Here we go again. Just as it did in two previous sessions of the state General Assembly, the liquor lobby has successfully bottled up legislation to allow wine to be sold in grocery stores. This is certainly not the most pressing issue before state lawmakers — heaven knows they should concern themselves with things that will better the lives of all citizens in Tennessee.
Still, it is a curious fact that a small but well-monied and well-organized special interest has been able to stifle action on a bill that most lawmakers say their constituents support. This year, legislation sponsored by state Rep. Jon Lundberg, R-Bristol, to allow voters to decide if they want wine sold in local supermarkets has stalled in the state Senate. The Knoxville News Sentinel reported this week the bill died when no senator agreed to sponsor the measure.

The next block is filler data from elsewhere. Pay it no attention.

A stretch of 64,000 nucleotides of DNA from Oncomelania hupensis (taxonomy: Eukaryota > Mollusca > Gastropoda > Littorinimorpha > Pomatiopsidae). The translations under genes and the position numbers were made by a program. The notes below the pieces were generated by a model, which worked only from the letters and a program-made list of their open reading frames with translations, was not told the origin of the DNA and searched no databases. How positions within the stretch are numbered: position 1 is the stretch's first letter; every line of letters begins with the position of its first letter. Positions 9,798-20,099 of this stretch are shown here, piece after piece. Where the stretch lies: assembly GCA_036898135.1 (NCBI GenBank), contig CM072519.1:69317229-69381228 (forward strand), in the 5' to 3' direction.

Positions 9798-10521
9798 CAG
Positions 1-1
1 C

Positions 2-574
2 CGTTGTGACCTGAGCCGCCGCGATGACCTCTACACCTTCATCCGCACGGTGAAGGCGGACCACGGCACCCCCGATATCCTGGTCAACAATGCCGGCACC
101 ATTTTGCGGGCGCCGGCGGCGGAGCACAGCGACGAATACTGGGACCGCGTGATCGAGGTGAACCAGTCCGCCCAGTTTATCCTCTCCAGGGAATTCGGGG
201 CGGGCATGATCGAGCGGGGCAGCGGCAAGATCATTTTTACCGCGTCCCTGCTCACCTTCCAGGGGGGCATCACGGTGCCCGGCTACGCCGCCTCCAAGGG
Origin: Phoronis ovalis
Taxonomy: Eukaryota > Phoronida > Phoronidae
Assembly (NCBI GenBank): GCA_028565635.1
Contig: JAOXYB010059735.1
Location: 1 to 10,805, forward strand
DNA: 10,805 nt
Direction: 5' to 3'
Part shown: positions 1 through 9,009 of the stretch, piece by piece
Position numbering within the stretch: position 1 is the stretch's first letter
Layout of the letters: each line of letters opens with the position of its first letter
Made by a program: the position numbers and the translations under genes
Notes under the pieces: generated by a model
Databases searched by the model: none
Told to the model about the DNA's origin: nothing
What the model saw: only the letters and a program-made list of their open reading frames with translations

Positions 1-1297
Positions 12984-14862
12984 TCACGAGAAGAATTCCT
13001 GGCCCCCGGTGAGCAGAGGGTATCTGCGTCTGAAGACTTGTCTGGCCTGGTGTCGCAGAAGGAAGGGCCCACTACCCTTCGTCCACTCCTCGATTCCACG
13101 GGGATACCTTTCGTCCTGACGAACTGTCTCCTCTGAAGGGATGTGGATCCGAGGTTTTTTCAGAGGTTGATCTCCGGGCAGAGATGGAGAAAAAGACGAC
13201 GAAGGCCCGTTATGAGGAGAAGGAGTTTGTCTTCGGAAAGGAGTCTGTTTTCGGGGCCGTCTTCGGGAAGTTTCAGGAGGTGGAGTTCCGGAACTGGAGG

It was another setback for those who would like to see Tennessee’s liquor laws enter the 21st century. Proponents of allowing wine to be sold in supermarkets say it would result in lower prices for customers. They also believe allowing grocery stores to sell wine will make it more convenient for consumers to buy it.
On the other hand, liquor store operators say changing wine sales would hurt their business and put many of their employees out of work.
Bills aimed at allowing wine sales in grocery stores have stalled in the state General Assembly in recent years, thanks in large part to strong lobbying by the liquor industry.
We believe state lawmakers need to stop putting off this issue and begin work to reform Tennessee’s archaic liquor laws that have long confused customers and hurt business for grocers in border areas like Bristol, who see patrons take their money to Virginia.